There is something palpably worse about the "hearts and minds" madness in Afghanistan than Iraq, partly because it is being promoted so brazenly by Gen. McChrystal (even before the Woodward "assessment" scoop), partly because we are identifying casualties directly related to it, and partly for less tangible reasons I am still sorting out.
Still, the Afghanistan COIN doctrine, as manifested in its de-emphasis on "force protection" in favor of "population protection," is the natural extension of the Iraq COIN doctrine, as a look back at the famous 2007 Army counterinsurgency field manual by Gen. David Petraeus tells us. A few excerpts (caps as printed in original):
SOMETIMES THE MORE YOU PROTECT YOUR FORCE, THE LESS SECURE YOU MAY BE
Ultimate success in COIN is gained by protecting the populace; not the COIN force....
THE MORE SUCCESSFUL THE COUNTERINSURGENCY IS, THE LESS FORCE CAN BE USED AND THE MORE RISK MUST BE ACCEPTED
...More reliance is placed on police work, rules of engagement may be tightened, and troops may have to exercise increased restraint. Soldiers and Marines may also have to accept more risk to maintain involvement with the people....
SOME OF THE BEST WEAPONS FOR COUNTERINSURGENCY DO NOT SHOOT
... Arguably, the decisive battle is for the people's minds ... While security is essential to setting the stage for overall progress, lasting victory comes from a vibrant economy, political participation and restored hope ... Depending on the state of the insurgency, Soldiers and Marines should prepare to execute many nonmilitary missions to support COIN efforts. Everyone has a role in nationbuilding, not just Department of State and civila affairs personnel ...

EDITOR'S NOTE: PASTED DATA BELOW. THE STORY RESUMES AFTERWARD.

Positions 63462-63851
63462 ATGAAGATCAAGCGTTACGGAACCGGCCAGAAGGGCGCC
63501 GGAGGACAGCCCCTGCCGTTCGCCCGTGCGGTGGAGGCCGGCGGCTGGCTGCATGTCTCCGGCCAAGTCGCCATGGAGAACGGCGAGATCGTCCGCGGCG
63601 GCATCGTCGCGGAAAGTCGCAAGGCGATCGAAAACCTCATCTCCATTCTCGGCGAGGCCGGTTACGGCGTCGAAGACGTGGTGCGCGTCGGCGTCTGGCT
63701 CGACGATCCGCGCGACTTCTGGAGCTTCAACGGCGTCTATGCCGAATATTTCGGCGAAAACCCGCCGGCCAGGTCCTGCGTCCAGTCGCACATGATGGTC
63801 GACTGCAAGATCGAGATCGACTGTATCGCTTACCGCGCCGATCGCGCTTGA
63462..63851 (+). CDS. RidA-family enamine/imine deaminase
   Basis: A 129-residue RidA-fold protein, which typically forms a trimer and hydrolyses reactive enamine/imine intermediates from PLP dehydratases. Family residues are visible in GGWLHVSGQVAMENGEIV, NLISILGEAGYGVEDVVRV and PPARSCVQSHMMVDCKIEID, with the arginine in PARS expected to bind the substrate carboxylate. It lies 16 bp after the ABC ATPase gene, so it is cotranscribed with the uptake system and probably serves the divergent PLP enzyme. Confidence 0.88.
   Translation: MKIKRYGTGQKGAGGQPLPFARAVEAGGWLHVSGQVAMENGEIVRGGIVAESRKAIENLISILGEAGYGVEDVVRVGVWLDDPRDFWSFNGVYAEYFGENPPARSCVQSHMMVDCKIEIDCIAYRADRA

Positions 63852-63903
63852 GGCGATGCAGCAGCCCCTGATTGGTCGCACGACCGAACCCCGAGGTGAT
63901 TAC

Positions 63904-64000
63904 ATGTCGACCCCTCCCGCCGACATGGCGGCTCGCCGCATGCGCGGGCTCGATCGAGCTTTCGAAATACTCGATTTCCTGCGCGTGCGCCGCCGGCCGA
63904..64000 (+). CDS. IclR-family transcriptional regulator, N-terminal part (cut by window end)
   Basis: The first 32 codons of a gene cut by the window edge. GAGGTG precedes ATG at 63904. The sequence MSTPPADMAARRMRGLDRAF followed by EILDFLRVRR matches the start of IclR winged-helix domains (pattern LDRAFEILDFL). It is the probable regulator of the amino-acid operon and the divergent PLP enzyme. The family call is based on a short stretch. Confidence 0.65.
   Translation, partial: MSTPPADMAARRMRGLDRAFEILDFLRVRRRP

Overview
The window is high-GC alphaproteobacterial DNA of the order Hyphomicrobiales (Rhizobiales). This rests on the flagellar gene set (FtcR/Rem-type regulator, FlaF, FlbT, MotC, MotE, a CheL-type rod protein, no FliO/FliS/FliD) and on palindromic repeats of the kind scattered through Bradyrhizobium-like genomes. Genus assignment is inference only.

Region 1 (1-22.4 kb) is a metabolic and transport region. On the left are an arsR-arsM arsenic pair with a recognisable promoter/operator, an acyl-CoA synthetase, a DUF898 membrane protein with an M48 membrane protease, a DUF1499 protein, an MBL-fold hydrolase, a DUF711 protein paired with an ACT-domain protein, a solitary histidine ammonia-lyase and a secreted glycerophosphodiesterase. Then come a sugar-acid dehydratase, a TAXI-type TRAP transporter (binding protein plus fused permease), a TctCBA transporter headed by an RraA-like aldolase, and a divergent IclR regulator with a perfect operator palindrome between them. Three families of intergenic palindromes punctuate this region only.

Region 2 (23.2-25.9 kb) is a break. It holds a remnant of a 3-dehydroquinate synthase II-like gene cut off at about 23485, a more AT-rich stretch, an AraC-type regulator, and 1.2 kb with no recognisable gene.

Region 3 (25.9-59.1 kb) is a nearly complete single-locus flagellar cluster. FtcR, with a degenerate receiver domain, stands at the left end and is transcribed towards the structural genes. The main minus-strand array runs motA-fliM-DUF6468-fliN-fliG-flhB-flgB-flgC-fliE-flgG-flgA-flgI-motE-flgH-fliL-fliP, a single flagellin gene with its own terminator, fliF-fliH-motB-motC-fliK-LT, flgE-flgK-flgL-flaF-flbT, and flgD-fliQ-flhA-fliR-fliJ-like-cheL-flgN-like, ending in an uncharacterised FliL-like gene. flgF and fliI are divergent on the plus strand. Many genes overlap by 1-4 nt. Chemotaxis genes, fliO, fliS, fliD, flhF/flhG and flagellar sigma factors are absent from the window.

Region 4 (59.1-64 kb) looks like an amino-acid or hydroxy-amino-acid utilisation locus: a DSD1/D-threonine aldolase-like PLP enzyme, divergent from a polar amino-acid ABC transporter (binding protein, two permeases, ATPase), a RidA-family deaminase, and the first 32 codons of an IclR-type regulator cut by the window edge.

Notice the assumption that something called "overall progress" will just naturally follow "security," and consider how, for example, this has not followed in Iraq.
Anyway, overall, I think we are watching a classic case of the apple (Afghnistan/McChrystal, who, amazingly, still has his job) not falling far from the tree (Iraq/Petraeus). Our troops are seen, in effect, as expendable in pursuit of a utopian academic theory of cause and effect.
More evidence of similarities between the Iraq and Afghanistan war tactics appeared in this morning's emaii. Two different Marine parents (one of whom is John Bernard) sent in the following column by The Bakersfield Californian's Ralph Bailey deploring the ROE in Afghanistan and including this outrageous ROE story from Iraq, as related by former Lance Cpl Jeremy Staat. Bailey writes:
Jeremy told me a mind-boggling story of his days in Iraq. While defending an American convey and fearing trouble ahead, he was forced to first wave a white flag at the oncoming, mobile IED.
"No, we couldn't just shoot them. I had to fire at least three rounds. The first, a tracer round left or right of the oncoming vehicle, then a second into the grill of the vehicle and when all else failed, THEN you could fire a kill shot. And we're talking about a vehicle loaded with 500 pounds of TNT and they know our rules of engagement."
Coincidentally, the other Marine parent who sent me the Bailey piece, one of whose sons is a veteran of the Iraq surge, related the following, similar anecdote in to me before she even read the Bailey column. About her machine-gunner son's experience, she wrote:
The machine gunners for the surge though, had to carry ROE cards of some type, and pink neon flags. If a suicide bomber or car was coming out they were to take out the pink flag and wave it. I don't know if they have those in Afghanistan? The machine gunners in Iraq thought it a way to get killed. Luckily he was never attacked like that.
How long does it take for Congress to become curious enough to ask the generals a question or two, starting with: Are you crazy?